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CHARACTERS Abeeramee, Kaliswari, Nevatha, Vithiya, Durga


Oct 23, 2016



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CHARACTERSAbeeramee, Kaliswari, Nevatha,

Vithiya, Durga

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Analyse how characters contribute to the

themes and issues in the novel

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THEME 1O The Coexistence of Good and Evil

O The most important theme of To Kill a Mockingbird is the book’s exploration of the moral nature of human beings—that is, whether people are essentially good or essentially evil. The novel approaches this question by dramatizing Scout and Jem’s transition from a perspective of childhood innocence, in which they assume that people are good because they have never seen evil, to a more adult perspective, in which they have confronted evil and must incorporate it into their understanding of the world. As a result of this portrayal of the transition from innocence to experience, one of the book’s important subthemes involves the threat that hatred, prejudice, and ignorance pose to the innocent: people such as Tom Robinson and Boo Radley are not prepared for the evil that they encounter, and, as a result, they are destroyed. Even Jem is victimized to an extent by his discovery of the evil of racism during and after the trial. Whereas Scout is able to maintain her basic faith in human nature despite Tom’s conviction, Jem’s faith in justice and in humanity is badly damaged, and he retreats into a state of disillusionment.

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O Jean Louise “Scout” FinchO Atticus FinchO Jeremy Atticus “Jem” FinchO Arthur “Boo” RadleyO Tom Robinson

O Evil charactersO Bob EwellO Mr. Walter Cunningham

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THEME 2O Moral Importance

O Because exploration of the novel’s larger moral questions takes place within the perspective of children, the education of children is necessarily involved in the development of all of the novel’s themes. In a sense, the plot of the story charts Scout’s moral education, and the theme of how children are educated—how they are taught to move from innocence to adulthood—recurs throughout the novel (at the end of the book, Scout even says that she has learned practically everything except algebra). This theme is explored most powerfully through the relationship between Atticus and his children, as he devotes himself to instilling a social conscience in Jem and Scout. The scenes at school provide a direct counterpoint to Atticus’s effective education of his children: Scout is frequently confronted with teachers who are either frustratingly unsympathetic to children’s needs or morally hypocritical

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O Atticus FinchO Jeremy Atticus “Jem” FinchO Jean Louise “Scout” Finch.

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ISSUE 1O Mob mentality

O Mob mentality is when a whole group of people, in this case, the people of Maycomb County, is caught in one specific mind set, for or against something. The mob mentality of the town allowed the residents to believe that Tom Robinson was guilty, despite Atticus' excellent defence of Robinson in court. The town's mentality would never allow them to set a black man free, so they were prejudiced against Tom Robinson from the start. Tom Robinson had one arm, was a decent man, and never raped Mayella Ewell, which would have been sufficient proof to set any other man free. Since Tom Robinson was a black man, and since the town was prejudiced against him, the jury ignored all the evidence on convicted Tom solely because he was a black man.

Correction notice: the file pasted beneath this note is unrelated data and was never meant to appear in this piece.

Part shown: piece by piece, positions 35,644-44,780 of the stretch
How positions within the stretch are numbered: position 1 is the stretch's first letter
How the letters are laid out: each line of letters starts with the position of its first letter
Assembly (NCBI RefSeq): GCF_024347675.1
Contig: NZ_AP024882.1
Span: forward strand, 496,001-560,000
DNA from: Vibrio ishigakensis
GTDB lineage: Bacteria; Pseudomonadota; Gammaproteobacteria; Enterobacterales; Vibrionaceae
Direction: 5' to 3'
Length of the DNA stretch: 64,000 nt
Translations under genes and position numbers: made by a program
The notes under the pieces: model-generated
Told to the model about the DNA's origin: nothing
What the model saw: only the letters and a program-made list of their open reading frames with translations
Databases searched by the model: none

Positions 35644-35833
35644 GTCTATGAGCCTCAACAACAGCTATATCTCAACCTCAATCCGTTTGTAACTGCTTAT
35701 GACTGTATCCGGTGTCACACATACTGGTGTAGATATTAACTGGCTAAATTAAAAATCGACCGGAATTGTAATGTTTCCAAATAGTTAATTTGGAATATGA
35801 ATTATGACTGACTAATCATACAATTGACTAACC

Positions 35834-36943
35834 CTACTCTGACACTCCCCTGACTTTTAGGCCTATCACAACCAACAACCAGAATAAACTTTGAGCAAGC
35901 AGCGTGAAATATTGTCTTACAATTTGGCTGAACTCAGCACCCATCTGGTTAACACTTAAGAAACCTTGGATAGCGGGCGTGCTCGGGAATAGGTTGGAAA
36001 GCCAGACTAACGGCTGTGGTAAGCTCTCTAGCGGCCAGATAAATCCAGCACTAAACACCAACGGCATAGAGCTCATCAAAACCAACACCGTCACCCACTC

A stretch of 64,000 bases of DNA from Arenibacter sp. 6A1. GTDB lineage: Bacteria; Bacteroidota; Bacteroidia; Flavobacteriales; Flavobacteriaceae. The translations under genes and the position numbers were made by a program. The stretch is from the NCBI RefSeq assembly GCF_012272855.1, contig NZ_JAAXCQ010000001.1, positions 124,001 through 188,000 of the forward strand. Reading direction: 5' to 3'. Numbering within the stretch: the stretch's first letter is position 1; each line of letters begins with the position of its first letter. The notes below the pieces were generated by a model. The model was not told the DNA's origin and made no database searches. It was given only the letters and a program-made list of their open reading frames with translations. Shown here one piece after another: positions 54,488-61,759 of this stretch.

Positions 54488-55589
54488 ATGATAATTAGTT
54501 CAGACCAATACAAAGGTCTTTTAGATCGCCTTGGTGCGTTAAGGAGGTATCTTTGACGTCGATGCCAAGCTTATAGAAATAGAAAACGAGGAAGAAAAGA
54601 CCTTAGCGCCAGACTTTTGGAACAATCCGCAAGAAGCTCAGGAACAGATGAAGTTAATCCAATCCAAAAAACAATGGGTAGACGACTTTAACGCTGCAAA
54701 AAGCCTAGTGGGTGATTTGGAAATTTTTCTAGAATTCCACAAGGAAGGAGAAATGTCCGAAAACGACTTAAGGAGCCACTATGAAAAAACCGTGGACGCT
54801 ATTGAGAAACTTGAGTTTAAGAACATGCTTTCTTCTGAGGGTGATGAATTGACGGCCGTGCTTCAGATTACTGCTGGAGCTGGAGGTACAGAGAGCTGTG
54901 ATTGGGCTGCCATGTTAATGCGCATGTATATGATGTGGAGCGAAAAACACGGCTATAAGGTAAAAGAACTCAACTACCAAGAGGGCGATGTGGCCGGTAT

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CHARACTERS INVOLVEDO A group of people including Mr.

Walther Cunningham.

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ISSUE 2O Jem and Scout's experiences with Boo Radley

O Jem and Scout's experiences withBoo Radley allowed them to learn and accept those who are different from them. Boo Radley was viewed as the town freak, because he was very reclusive. As a result, thechildren are curious to learn more about him, so they launch a series of covert operationsto penetrate the outer layer of the Radley house. They are scared off by someone, andare terribly afraid of that house from that day on. Still, Boo Radley comes to their aidwhen Scout and Jem are attacked by Bob Ewell, showing that the rumors were untrue. They gain a newfound respect for Boo Radley, and learn to accept him though he may bea little different from them. This demonstrates the theme of respect

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O Jean Louise “Scout” FinchO Jeremy Atticus “Jem” FinchO Charles Baker “Dill” Harris O Arthur “Boo” Radley

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OJean Louise “Scout” Finch O The narrator and protagonist of the story. Scout

lives with her father, Atticus, her brother, Jem, and their black cook, Calpurnia, in Maycomb.

O She is intelligent and, by the standards of her time and place, a tomboy. Scout has a combative streak and a basic faith in the goodness of the people in her community.

O As the novel progresses, this faith is tested by the hatred and prejudice that emerge during Tom Robinson’s trial. Scout eventually develops a more grown-up perspective that enables her to appreciate human goodness without ignoring human evil

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OAtticus FinchO Scout and Jem’s father, a lawyer in Maycomb

descended from an old local family. A widower with a dry sense of humor, Atticus has instilled in his children his strong sense of morality and justice.